Wednesday, December 22, 2010
The Ashes have come to life after Australia's win at Perth. An article in The Telegraph focuses on an apparently uncharacteristically late switch in the pitch to the used for the Melbourne Test. The New Zealand Herald has a story about how the English media is getting all hot under the collar about this impending shift. On the other side, the chief of the Australian Cricketer's Association has argued that a Cricket Australia directive to Australia's players about sledging may have led to Australia's declining performance. Kevin Pietersen is characteristically nonchalant about this. The Sun on the other hand has a classic old-fashioned hit job on the England team, which could be summarized as the wimps lost to the bullies.
Wednesday, December 15, 2010
The great left-arm spinner is right about this. But, not for the first time, he misdirects his fire. His real argument should be with the amendments to the bowling law. Law 24(3) now defines the "fair delivery" as
Harbhajan Singh and Mutthiah Muralitharan both have legal bowling actions as per the current law.
A ball is fairly delivered in respect of the arm if, once the bowler’s arm has reached the level of the shoulder in the delivery swing, the elbow joint is not straightened partially or completely from that point until the ball has left the hand. This definition shall not debar a bowler from flexing or rotating the wrist in the delivery swing.This is an absurd law, because it is impossible to use the wrist without any straightening at the elbow. This definition sidelines the eminently reasonable version of the law which required a smooth action. It is no surprise that they have to then correct themselves and say that straightening (or "flex") up to 15 degrees is allowed. It goes without saying that bio-mechanical analysis should be taken into account in framing the law, but, as with the UDRS, it is far from clear that the ICC have gotten this right. There is a further problem here, and this is the uncertain relationship between the ICC and the MCC about the Laws of Cricket.
Harbhajan Singh and Mutthiah Muralitharan both have legal bowling actions as per the current law.
Labels: Muttiah Muralitharan
Tuesday, December 14, 2010
England go into the third Ashes Test at Perth 1-0 up in the series. In their last 20 visits to Australia, dating back to 1936-37, they have been in this position only thrice, including the 1936-7 series, in which they were up 2-0 after two Tests thanks to some very kind rain (wickets were not covered in those days). It was only a matter of time before they had the worse of the rain, and this happened Melbourne, where after taking a 124 runs first innings lead (Australia made 200/9d, England 76/9d), Bradman reversed his batting order. The leg-break bowler Frank Ward and the batsmen Keith Rigg and Bill Brown more or less completed their assignment, extending Australia's lead to 211 runs, before Bradman walked in at 97/5, made 270 in the company of Jack Fingleton who made 136. England were crushed by 365 runs despite Maurice Leyland's unbeaten 111.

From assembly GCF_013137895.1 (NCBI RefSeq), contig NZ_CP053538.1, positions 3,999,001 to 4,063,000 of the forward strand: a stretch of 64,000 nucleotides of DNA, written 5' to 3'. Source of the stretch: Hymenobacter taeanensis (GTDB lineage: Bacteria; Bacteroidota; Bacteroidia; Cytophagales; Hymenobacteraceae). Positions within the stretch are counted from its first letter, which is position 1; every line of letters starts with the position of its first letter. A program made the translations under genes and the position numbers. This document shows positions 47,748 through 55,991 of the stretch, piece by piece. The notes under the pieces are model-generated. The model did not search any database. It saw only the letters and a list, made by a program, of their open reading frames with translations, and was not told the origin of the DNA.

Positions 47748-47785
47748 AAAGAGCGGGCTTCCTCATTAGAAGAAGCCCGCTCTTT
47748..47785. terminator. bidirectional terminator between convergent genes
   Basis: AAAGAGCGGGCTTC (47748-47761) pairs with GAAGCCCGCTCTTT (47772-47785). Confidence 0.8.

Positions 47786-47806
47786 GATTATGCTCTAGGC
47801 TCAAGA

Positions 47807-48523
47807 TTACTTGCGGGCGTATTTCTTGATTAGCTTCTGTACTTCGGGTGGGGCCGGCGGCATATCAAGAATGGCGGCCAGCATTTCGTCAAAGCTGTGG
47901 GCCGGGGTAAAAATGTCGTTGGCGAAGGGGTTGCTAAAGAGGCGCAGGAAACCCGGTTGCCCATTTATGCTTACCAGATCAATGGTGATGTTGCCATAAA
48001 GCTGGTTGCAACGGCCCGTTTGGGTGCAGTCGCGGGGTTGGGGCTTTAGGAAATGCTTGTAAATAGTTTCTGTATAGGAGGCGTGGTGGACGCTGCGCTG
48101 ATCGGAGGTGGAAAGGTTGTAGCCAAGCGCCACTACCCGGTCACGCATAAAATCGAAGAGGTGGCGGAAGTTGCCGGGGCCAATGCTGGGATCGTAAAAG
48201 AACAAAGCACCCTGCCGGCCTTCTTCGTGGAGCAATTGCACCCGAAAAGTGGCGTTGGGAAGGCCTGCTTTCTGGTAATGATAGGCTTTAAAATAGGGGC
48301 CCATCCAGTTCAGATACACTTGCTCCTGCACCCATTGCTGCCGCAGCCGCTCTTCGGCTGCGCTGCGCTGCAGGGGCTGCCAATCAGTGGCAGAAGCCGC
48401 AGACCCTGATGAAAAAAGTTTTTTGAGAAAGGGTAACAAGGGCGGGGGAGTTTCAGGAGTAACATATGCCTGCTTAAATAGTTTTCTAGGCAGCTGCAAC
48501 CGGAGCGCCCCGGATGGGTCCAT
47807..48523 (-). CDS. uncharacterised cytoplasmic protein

Monday, December 13, 2010
A series which the Indian coach Gary Kirsten thinks could be a defining moment in India's cricket is upon us. It is India's first major tour as the World Number 1 Test team - a position which is not as assured as the ICC Ranking would have us believe in my view. Statistically, it could be argued that it should be easier for India to beat South Africa in South Africa than it is for England (or any team) to beat Australia in Australia. With the exception of New Zealand, every major Test team to tour South Africa in the last 5 years has won at least one Test Match. England won at Kingsmead in Durban in the Boxing Day Test of 2009, Australia won at New Wanderers in Johannesburg and Kingsmead in March 2009, West Indies won at Port Elizabeth in 2007, as did Pakistan, and India won at New Wanderers in the Boxing Day Test of 2006.
Saturday, December 11, 2010
The slideshow below consists of some results from my modified ratings method. I have done this for all 1974 Tests that have been played in bilateral series over the last 133 years. In the slides I have annotated some of the significant peaks and troughs in the history of each Test team. This is notable not only for the teams that it contains, but also for the ones that it omits. The slideshow contain 13 slides. I have limited the graphs to Test Matches from 1945 onwards. Two of the slides focus on the period from January 1, 2000 till date.
Wednesday, December 08, 2010
One of the worst sidelights of English cricketing success is the epic gloating that invariably tends to follow it. Gloating is an integral part of the cricketing discourse, but the English perform it with a verve that even the bull-in-a-china-shop certainty of the Australians and the earnest jingoism of us Indians cannot match upon victory. After Adelaide, it has begun.